He said minorities and low-income Americans bore the brunt of deficient infrastructure. “Across the country, we face a trillion-dollar backlog of needed repairs and improvements, with hundreds of billions of dollars in good projects already in the pipeline,” Buttigieg stated. “We face an imperative to create resilient infrastructure and confront inequities that have devastated communities.”

Buttigieg said the infrastructure overhaul should not be a partisan issue, because transportation affected all Americans. Democrats have professed optimism for a bipartisan package, —particularly after pushing the pandemic relief legislation through both chambers over unanimous Republican opposition—and lawmakers in both parties repeatedly emphasized that infrastructure had traditionally been a source of cooperation.

But early partisan divisions spilled over at the hearing, with Republicans criticizing the size and some of the goals of Biden’s proposals.

Addressing reporters on Thursday, House Speaker Nancy Pelosi of California said Democrats would pursue a bipartisan legislative package but would have to “make a judgment” about how to accomplish more ambitious goals related to addressing climate change and economic inequality that Republicans might not support.

“One of the challenges that we face is we cannot just settle for what we can agree on without recognizing that this has to be a bill for the future,” she said

Reearch contact: @nytimes

Biden names Harris to work with Central America on migration

March 26, 2021

U.S. President Joe Biden announced on Wednesday that Vice President Kamala Harris would lead the Administration’s efforts to deter migration to the nation’ssouthwestern border by working to improve conditions in Central America—plunging her into one of the most politically fraught issues facing the White House, The New York Times reported.

The president said he had directed Harris to oversee the Administration’s plans to pump billions of dollars into the ravaged economies of Guatemala, Honduras and El Salvador. She will work with the leaders of Central American governments to bolster the region’s economy in the hopes of reducing the violence and poverty that often have driven families in those countries to seek refuge in the United States.

“While we are clear that people should not come to the border now, we also understand that we will enforce the law,” Vice President Harris said before a White House meeting with top immigration officials. “We also—because we can chew gum and walk at the same time—must address the root causes that cause people to make the trek.”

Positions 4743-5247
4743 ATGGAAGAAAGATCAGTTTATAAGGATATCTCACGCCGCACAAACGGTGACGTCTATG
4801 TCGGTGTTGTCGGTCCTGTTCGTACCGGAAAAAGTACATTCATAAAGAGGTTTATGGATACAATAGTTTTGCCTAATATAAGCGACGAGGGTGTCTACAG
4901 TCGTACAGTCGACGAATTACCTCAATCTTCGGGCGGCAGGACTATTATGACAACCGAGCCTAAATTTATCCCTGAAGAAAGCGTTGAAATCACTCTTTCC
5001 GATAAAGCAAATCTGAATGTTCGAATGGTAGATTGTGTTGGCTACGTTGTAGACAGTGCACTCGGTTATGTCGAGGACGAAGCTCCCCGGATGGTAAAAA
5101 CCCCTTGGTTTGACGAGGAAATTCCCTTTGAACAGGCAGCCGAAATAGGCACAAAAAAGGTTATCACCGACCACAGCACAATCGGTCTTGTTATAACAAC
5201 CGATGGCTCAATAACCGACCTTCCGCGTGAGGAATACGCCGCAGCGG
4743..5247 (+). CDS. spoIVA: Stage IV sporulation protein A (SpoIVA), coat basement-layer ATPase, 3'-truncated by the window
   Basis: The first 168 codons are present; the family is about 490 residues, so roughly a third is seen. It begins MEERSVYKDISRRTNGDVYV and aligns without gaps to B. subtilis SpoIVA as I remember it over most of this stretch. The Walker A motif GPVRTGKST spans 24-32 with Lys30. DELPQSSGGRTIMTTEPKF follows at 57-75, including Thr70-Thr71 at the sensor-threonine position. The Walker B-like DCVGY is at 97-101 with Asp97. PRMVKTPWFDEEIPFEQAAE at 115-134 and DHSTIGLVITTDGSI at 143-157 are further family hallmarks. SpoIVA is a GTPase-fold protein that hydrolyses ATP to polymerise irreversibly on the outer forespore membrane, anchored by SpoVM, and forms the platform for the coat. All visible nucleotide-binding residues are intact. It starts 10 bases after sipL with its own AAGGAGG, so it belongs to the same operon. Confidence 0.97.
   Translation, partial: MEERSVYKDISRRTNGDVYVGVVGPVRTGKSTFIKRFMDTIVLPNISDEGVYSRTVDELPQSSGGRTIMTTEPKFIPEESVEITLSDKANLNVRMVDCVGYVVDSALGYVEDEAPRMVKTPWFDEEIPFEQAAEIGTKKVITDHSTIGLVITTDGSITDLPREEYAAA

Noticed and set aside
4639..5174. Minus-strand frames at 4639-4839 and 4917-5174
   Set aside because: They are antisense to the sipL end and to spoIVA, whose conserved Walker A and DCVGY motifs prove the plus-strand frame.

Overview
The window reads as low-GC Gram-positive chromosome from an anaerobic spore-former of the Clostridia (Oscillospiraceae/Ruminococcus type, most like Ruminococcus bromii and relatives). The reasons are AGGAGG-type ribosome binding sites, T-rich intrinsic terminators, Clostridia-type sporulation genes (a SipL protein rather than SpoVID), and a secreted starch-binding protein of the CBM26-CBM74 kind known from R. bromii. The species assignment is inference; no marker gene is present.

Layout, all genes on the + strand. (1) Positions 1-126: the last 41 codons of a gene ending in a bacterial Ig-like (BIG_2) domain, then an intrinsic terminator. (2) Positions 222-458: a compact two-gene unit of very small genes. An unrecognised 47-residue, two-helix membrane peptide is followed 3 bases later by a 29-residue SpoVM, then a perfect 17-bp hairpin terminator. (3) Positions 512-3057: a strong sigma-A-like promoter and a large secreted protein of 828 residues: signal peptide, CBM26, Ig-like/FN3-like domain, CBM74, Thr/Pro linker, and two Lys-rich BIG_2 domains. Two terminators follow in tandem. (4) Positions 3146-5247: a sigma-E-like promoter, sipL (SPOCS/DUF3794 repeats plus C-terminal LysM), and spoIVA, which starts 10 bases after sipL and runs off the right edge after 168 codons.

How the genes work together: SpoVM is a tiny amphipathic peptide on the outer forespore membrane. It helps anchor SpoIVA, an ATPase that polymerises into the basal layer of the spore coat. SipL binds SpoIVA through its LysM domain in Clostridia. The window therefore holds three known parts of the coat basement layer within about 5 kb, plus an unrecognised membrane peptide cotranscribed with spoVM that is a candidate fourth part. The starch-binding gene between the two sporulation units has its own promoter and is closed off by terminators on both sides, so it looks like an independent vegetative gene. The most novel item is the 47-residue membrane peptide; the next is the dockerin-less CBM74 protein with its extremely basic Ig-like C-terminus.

The announcement underscores the sense of urgency at the border, where the administration has struggled to move thousands of young migrants from detention centers meant for adults into shelters managed by the Department of Health and Human Services. Republicans, who have seized on the images to make a case that President Biden’s immigration agenda is only attracting more people from the region, have vowed to put the issue at the center of their efforts to retake power in Congress next year.

The president, however, has continued to use a pandemic emergency rule to rapidly turn away most migrants at the border. The exception: Even though an appeals court allowed the United States to resume expelling minors. Biden has elected to welcome them into the country, where they must be kept in custody until they can be released to sponsors.

For the vice president, the diplomatic assignment is likely to be challenging. Previous efforts, including one led by Biden when he was vice president, were largely unsuccessful, as critics charged that corrupt leaders there had not effectively spent foreign aid money. In the years since, a majority of the families crossing the border have traveled from Central America,—eeking economic opportunity, safety from gangs and reunions with family members already in the United States.

The effort by Ms. Harris to address the root causes of migration, which can take years, is also unlikely to quickly produce the swift action demanded by Republicans and some Democrats to reduce the overcrowding at the border,the Times said. Representative Henry Cuellar, Democrat of Texas, released photographs this week showing dozens of young migrants lying on mats under foil blankets in crowded pods in a tent facility managed by the Border Patrol in Donna, Texas.